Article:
This event was presented March 24-26, 2023.
So . . . Kodachrome, a play by Adam Szymkowicz presented as a staged reading at the Cambria Center for the Arts Theatre this weekend, is promoted as a look at love, loss, and hope “in living color.”
But director Katy Dore’s take on this study of romantic entanglements seems more black and white—more interested in exploring distinctions and even distance in the relationships that are the focus of this compact, thoughtful, one-and-a-half-hour (with intermission) examination of several couples in and out of love.
These partners and their stories are presented to the audience as a series of snapshots narrated by a photographer (an engaging Alicia Klein, who invokes our sympathy early in the evening with her lament that even as she helps people look at things, “I can’t stop time.”).
Our narrator, however, turns out to be a not-at-all-impartial chronicler. As the one behind the camera, who sees without herself being seen (for the most part), she is soon revealed to be as different from the people she describes as it’s possible to be.
A note on the production: Although Kodachrome is presented here as a “staged reading” (the actors are on script), they do move around a set with basic black benches and boxes, with uniformly white lighting and little color in the props used (hats, scarves, coffee cups, etc.).
The set and the costumes in particular contribute to the monochromatic feel of the production. The narrator is in white, the other actors—Abe Lincoln, Kate Kravets, Samvel Kristopher Gottlieb, and Beth Balyard—primarily in black as they play several different roles.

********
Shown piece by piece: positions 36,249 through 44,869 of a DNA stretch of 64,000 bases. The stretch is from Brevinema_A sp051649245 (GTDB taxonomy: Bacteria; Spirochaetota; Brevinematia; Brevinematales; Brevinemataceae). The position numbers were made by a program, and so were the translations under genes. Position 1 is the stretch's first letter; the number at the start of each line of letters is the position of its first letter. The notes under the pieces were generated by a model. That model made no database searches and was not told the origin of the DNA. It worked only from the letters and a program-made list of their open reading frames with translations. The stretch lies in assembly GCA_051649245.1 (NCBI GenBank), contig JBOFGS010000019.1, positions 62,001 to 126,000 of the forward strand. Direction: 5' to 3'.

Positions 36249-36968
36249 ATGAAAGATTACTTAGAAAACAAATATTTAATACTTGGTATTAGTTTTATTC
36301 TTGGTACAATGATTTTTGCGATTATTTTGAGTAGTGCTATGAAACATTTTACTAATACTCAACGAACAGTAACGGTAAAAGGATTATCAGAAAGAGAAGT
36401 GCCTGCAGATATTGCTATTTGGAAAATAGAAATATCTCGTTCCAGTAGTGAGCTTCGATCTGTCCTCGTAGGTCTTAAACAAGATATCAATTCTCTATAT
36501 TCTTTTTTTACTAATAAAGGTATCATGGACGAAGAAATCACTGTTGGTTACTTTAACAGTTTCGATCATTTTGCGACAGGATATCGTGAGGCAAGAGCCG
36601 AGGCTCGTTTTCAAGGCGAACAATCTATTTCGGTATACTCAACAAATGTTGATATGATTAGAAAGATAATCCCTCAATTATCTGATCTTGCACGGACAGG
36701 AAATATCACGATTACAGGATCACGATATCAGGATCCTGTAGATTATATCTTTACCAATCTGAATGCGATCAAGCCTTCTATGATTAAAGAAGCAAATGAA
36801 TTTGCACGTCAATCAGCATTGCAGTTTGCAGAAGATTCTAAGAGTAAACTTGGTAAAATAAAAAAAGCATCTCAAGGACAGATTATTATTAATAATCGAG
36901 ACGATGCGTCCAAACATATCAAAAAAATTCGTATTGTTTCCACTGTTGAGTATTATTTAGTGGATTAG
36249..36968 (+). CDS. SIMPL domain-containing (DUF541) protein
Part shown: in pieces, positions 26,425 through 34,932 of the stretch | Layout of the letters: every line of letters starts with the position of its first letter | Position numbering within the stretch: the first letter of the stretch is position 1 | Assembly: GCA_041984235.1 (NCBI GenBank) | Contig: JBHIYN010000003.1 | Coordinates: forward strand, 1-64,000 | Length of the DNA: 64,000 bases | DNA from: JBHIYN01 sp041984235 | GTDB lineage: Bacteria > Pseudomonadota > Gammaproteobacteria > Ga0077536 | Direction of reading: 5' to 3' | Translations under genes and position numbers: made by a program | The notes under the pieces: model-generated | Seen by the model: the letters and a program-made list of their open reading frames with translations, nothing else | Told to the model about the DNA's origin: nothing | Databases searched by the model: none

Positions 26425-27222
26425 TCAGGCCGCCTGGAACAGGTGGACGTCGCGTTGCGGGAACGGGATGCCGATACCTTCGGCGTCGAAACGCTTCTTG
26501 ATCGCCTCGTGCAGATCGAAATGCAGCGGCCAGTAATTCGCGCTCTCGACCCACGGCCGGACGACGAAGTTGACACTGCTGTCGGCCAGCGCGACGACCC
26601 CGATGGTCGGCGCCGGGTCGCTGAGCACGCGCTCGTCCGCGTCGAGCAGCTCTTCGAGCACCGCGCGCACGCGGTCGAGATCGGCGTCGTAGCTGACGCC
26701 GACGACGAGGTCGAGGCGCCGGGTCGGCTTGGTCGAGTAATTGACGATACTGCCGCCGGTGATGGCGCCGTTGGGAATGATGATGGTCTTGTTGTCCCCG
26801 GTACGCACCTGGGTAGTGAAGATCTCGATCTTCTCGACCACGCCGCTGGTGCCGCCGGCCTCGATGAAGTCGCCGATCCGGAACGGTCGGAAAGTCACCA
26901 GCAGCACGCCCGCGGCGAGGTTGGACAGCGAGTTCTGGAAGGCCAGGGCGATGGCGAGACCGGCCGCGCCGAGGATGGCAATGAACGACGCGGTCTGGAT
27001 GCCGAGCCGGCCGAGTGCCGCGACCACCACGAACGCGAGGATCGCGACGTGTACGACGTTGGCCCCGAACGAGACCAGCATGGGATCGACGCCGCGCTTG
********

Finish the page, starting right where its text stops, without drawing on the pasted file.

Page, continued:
. . . the ‘living’ in living color is on display through the variety of characters that Lincoln, Kravets, Gottlieb, and Bolyard are called on to play.”
But monochromatic here doesn’t mean drab or dreary. While bright colors may be in short supply, the “living” in living color is on display through the variety of characters that Lincoln, Kravets, Gottlieb, and Bolyard are called on to play.
You can see Lincoln’s relief (as a husband with divorce on his mind) when the narrator says “a weight is lifted off his shoulders.” You can sense Kravets’ uncertainty (as a woman in love who doesn’t know how to proceed) when the narrator says “she’s been ‘tomorrowing’ for two years.” You can feel Gottlieb’s desire (as a young man proposing to his girlfriend) and Balyard’s anxiety (as the girlfriend who isn’t so sure about marriage) when the narrator says “he wants to love completely.”
The actors must portray the intricate nuances of what the narrator describes (even something like five emotions without a word said), and that’s a major strength of this production. Given only two weeks to rehearse with her cast, Dore has skillfully and sensitively guided her actors into giving us a varied, vivid, and “living” portrait of love, loss, and hope.